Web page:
Managing the impact of mental illness in a team

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Human Rights Code is a quasi-constitutional piece of legislation, essentially meaning it has priority over Bill 168, Orth said. So if you’re juggling the two, it’s better to err on the side of the Code. Discuss the problem with the perpetrator and try to find ways of managing the situation and the behaviour – just as you would if the perpetrator wasn’t suffering from a mental illness. If they don’t improve, it may be a case where undue hardship is applicable.

“I would be of the opinion that the law would uphold an eventual point of undue hardship where an employer has got to deal with the same issue over and over when they’re trying to accommodate that employee’s mental health issue. And that’s not to say that mental health is an excuse in every instance of harassment,” Orth said.

And finally, don’t forget that accommodation has two aspects: procedural and substantive. If you don’t undertake a process, then even if you came to the right conclusion, you’ve failed in your duty to accommodate. The process doesn’t have to be the same for every company or even every situation, but you need to have a set of steps in place for managing accommodation.

Key things to keep in mind:

  1. Perfection is not a requirement
    Employees who requests accommodation often have a specific scenario in mind, but the employer is not obligated to do exactly as requested, or to provide perfect accommodation.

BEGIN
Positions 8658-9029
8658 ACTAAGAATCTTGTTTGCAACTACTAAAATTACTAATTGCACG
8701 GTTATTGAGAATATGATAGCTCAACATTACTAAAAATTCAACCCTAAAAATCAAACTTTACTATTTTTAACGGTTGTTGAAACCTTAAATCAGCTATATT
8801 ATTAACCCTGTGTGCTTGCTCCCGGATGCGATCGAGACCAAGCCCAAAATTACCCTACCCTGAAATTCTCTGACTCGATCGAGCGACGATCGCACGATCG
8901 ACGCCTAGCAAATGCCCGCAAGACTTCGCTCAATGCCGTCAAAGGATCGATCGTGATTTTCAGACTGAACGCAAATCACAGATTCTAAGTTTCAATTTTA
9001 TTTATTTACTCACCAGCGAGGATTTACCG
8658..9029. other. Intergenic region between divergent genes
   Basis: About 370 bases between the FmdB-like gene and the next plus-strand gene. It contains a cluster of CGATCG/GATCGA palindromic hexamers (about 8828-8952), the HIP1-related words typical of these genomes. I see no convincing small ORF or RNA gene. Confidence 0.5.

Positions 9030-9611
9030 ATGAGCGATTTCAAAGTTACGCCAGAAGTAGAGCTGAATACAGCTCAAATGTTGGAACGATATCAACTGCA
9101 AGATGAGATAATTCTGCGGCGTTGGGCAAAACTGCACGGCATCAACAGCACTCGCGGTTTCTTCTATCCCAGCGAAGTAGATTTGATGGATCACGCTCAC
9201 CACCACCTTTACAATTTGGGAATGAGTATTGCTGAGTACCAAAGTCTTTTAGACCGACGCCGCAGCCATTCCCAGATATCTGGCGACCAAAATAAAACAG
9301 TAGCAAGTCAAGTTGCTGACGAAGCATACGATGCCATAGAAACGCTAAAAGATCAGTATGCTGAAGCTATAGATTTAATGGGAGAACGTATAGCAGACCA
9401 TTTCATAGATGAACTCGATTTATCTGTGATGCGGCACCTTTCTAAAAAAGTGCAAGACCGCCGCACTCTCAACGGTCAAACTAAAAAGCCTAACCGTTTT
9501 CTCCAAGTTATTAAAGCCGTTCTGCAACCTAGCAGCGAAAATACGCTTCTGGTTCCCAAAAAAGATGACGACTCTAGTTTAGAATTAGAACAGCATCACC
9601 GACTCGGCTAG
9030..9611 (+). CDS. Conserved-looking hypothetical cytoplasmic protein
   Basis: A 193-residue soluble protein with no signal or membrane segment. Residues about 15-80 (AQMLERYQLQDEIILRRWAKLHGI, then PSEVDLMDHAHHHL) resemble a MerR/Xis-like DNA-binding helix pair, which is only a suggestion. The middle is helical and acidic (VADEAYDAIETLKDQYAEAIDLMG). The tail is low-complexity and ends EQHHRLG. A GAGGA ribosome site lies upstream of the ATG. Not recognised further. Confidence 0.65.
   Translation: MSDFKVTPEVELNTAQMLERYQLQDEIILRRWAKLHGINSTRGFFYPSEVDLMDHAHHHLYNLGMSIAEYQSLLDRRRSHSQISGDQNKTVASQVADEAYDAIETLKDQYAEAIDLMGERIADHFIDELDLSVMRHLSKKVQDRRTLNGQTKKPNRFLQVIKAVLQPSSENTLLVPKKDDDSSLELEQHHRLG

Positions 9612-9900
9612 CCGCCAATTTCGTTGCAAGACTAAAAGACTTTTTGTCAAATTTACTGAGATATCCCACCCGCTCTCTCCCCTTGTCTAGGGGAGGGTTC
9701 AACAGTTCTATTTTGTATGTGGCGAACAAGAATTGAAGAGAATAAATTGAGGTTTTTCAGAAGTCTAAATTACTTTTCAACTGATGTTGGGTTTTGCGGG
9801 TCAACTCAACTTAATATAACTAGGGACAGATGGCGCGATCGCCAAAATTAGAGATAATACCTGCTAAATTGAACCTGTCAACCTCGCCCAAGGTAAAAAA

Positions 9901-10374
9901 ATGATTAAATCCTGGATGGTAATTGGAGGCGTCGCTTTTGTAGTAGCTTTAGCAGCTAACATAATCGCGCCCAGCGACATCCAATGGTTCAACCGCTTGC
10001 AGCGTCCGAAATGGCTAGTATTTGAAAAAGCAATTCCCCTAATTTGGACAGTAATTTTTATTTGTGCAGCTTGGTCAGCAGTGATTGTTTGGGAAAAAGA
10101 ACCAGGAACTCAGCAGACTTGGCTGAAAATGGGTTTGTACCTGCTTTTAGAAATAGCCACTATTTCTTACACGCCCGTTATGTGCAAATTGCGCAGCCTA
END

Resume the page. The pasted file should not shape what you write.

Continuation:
“The duty on the employer is to provide reasonable accommodation, which is up to the employer to assess,” Orth said. “As long as it meets whatever restrictions the employee has then the employer is free to do whatever they feel is best for the employer.”
     
  2. You can still behaviour manage accommodated individuals
    “You can still get into that discussion with the employee who is the perpetrator of the harassment, and I think you can still get to an undue hardship point if that behaviour continues and it is something that is drastically impeding the business and day to day operations,” Orth said. “Make sure you’re talking to the accommodated employee, telling them ‘This is really disruptive and we can’t have it keep happening. What can we do about it?’”
     
  3. Each situation is different
    There are no “one size fits all” solutions so it’s key to get as much information as possible about each individual situation. The employee must provide you with all the information you require to accommodate so don’t be afraid to ask for more details. In general the rule is "prognosis not diagnosis" so while you can't demand details of what they've been diagnosed with, you can request detailed information about what they can and cannot do.
     
  4. Record everything
    Orth emphasises having a process in place, following the process and documenting every step – it will all help if your organization does end up before the Human Rights Tribunal or the courts. If the individual’s behaviour is affecting productivity or the bottom line, record that as well. It will be easier to prove “undue hardship” if that becomes necessary.

Read more:

Legal Eye: employers entitled to some mental health info in disability claims
Legal eye: Can you ask staff to take a psych evaluation?
Suspiciously sick: when you can and can't ask for more information
Medical certificates: privacy versus policy
Doctor details: what medical information is HR entitled to?

 

 

 


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